Ambulance providers warn of 'EMS deserts' across Connecticut

When you call 911, you expect an ambulance within minutes. But Thursday, emergency services providers offered a bleak prognosis to state lawmakers.
"You can sum it up in two words,” said Bruce Baxter, president of the Connecticut EMS Chiefs Association. “It's a financial concern and a workforce concern.”
EMS providers, lobbyists for cities and towns, and hospital groups all weighed in before the General Assembly’s Public Health Committee. All agreed the situation is nearing a breaking point, especially in rural areas.
The problem? Not enough money and not enough workers.
"Some towns saw a drop of half of their voluntary EMTs during this time – up to a third in some other towns,” said Betsy Gara, president of the Connecticut Council of Small Towns.
For smaller ambulance companies, it's a perfect storm: COVID, a huge spike in overdose calls, higher fuel costs, and competition from major hospitals that have bought up private ambulance companies and can afford to offer higher salaries. In some towns like Durham, EMS companies have already shut down.
"We're moving towards ‘EMS deserts’ in our state. Is that a fair way of looking at it?” asked state Sen. Saud Anwar (D-South Windsor).
"Yes, that's where things are going, but it doesn't have to,” replied Ben Zura with the Connecticut Association of Paramedics & EMTs.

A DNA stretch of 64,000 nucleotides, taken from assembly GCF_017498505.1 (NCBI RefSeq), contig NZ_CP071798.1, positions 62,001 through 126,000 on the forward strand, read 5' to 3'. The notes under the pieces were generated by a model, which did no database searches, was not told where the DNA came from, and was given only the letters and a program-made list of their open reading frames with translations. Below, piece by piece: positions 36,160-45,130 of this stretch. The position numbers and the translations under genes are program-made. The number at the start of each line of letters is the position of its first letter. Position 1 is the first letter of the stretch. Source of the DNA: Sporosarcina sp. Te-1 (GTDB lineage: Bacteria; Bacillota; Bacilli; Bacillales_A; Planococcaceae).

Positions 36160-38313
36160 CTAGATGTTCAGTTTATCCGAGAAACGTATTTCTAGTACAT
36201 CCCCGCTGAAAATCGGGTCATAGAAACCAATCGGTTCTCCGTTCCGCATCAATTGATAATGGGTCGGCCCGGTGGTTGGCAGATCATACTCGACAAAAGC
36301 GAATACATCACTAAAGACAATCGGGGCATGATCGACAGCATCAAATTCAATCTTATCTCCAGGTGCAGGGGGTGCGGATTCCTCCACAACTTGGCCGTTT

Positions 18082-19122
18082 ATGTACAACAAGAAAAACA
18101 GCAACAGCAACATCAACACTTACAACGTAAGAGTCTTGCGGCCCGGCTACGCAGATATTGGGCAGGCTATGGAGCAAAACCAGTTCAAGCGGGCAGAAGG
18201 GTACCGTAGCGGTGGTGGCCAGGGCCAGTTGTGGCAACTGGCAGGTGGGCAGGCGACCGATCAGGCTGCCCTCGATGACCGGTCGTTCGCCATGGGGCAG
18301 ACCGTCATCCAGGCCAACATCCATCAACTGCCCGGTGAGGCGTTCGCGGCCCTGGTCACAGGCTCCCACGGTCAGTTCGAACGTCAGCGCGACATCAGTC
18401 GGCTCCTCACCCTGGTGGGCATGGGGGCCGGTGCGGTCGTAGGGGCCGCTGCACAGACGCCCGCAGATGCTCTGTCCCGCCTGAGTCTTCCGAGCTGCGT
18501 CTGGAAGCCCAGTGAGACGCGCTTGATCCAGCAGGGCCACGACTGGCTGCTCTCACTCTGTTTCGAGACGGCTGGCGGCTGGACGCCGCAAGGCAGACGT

All this is already affecting patients. According to the Connecticut Department of Public Health, in 2018, the average response time was eight minutes. By 2020, it was up to 13 minutes.
The situation could also end up costing you or your insurance carrier more for an ambulance ride. Providers are pushing for higher reimbursements. DPH approved a 2.8% increase for 2023, but seven EMS companies are asking for more.
"There are only so many spaghetti dinners and pancake breakfasts that you can hold to fund EMS,” said Robert Glaspy with the Connecticut Association of Paramedics & EMTs.
The dire situation could also mean higher taxes. Some towns are now hiring full-time EMTs instead of volunteers – and some are offering incentives like free gym memberships and even property tax breaks.
"I think we need to be looking at incentives, rather than sticks, to encourage some of these things from going forward,” said Mike Muszynski, the strategy director for Connecticut Conference of Municipalities, a lobbying group for all 169 cities and towns across the state.
Some towns are also consolidating ambulance services, but EMS leaders say that also carries a risk of longer response times.